- plains centaur
- forest centaur
- mountain centaur
A centaur is a monster that is a particular cross between a human and a horse; it has the body and legs of a horse, but where the horse's head would be, it instead has the upper body, arms, head and face of a human. Centaurs can wield weapons and use magic items, but unlike many other intelligent monsters, centaurs can also move fast and they can kick you. Forest centaurs are generated with a bow and 3-14 arrows, the other varieties get a crossbow and 3-14 bolts.
Thus centaurs are dangerous in melee; their rapid and repeated use of wielded weapons (or bare-handed combat) combined with kicking can quickly harm or kill your character. A centaur with ranged weapons may shoot you. Shoot back or send your pet.
Some centaurs may start peaceful, so you need not worry about each one that you encounter.
As a pet
Centaurs can use:
Centaurs make superb steeds; while not quite as fast as a unicorn or a warhorse, a centaur is still very fast - a mountain centaur has a base speed of 20 and when zapped with a wand of speed monster is even faster than a player in speed boots. And unlike a unicorn or warhorse, a well-equipped centaur can take quite a beating, even in Gehennom. They can return quite a beating too: a centaur is the only steed that can equip a weapon, and given a powerful weapon (perhaps a throwaway artifact weapon from sacrificing) can easily match the damage dealt by a dragon or a jabberwock.
Centaurs are very easy to keep fed, which is of particular importance where steeds are concerned. Every time you attempt to ride a steed, its tameness is decreased by one (except for knights). While ki-rin are sometimes regarded as the "best" steeds, they do not eat, and thus they are notoriously difficult to keep tamed for every class besides the knight. Just take care if you kill a shapeshifter, unless you dismount first and dispose of the corpse, your centaur is very likely to get to the corpse first if you ride over it.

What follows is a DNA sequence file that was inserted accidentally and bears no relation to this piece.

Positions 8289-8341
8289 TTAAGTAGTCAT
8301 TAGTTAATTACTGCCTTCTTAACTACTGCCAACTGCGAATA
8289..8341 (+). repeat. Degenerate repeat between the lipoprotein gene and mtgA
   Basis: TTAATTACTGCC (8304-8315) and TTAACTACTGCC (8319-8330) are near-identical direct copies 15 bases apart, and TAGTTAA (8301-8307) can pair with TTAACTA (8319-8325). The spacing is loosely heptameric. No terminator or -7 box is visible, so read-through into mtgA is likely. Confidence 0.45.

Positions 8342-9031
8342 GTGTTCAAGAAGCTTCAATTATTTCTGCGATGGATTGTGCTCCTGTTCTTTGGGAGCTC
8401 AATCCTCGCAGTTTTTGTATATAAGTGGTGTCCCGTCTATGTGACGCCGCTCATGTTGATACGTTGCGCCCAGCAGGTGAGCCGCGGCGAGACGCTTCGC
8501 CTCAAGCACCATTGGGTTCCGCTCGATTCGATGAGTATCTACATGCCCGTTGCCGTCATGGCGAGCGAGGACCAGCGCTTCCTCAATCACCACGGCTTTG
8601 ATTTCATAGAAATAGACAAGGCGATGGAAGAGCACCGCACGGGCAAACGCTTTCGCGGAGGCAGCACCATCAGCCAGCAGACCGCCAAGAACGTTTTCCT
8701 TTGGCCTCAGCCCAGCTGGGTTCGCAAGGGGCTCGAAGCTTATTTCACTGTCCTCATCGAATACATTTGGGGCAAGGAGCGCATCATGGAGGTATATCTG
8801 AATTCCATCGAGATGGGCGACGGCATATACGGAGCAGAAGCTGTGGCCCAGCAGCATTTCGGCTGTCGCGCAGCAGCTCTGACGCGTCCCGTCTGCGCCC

Centaur cannot fly, however, so like all land based steeds take care around water, and ice too for that matter - it is very easy to slip off the steed on water you've frozen and then displace your steed into the unfrozen water, drowning it. Polymorph traps are not a problem for the centaur if the player has magic resistance, this will protect the steed provided you are riding it at the time. The player's reflection will not transfer to the steed, but a centaur can equip a shield of reflection.
In SLASH'EM, a character with an amulet of flying will cause his steed to fly as well, meaning that a mountain centaur is a viable competitor to the ki-rin for choice of steed; both can wear an amulet of reflection, and a centaur can equip an artifact weapon and shield, giving it strong damage without the likelihood of going feral. Due to the nature of SLASH'EM's late game, however, be sure to keep a wand of undead turning handy as you will likely have to revive your pet centaur frequently. For this reason, they make better mounts for spellcasters with charm monster rather than relying on a scroll of taming or magic harp to re-tame.
Of all the monsters put together by the Greek imagination
the Centaurs (Kentauroi) constituted a class in themselves.
Despite a strong streak of sensuality, in their make-up,
their normal behaviour was moral, and they took a kindly
thought of man's welfare. The attempted outrage of Nessos on
Deianeira, and that of the whole tribe of Centaurs on the
Lapith women, are more than offset by the hospitality of
Pholos and by the wisdom of Cheiron, physician, prophet,
lyrist, and the instructor of Achilles. Further, the
Centaurs were peculiar in that their nature, which united the
body of a horse with the trunk and head of a man, involved
an unthinkable duplication of vital organs and important
members. So grotesque a combination seems almost un-Greek.
These strange creatures were said to live in the caves and
clefts of the mountains, myths associating them especially
with the hills of Thessaly and the range of Erymanthos.
This page is based on a spoiler by J. Ali Harlow.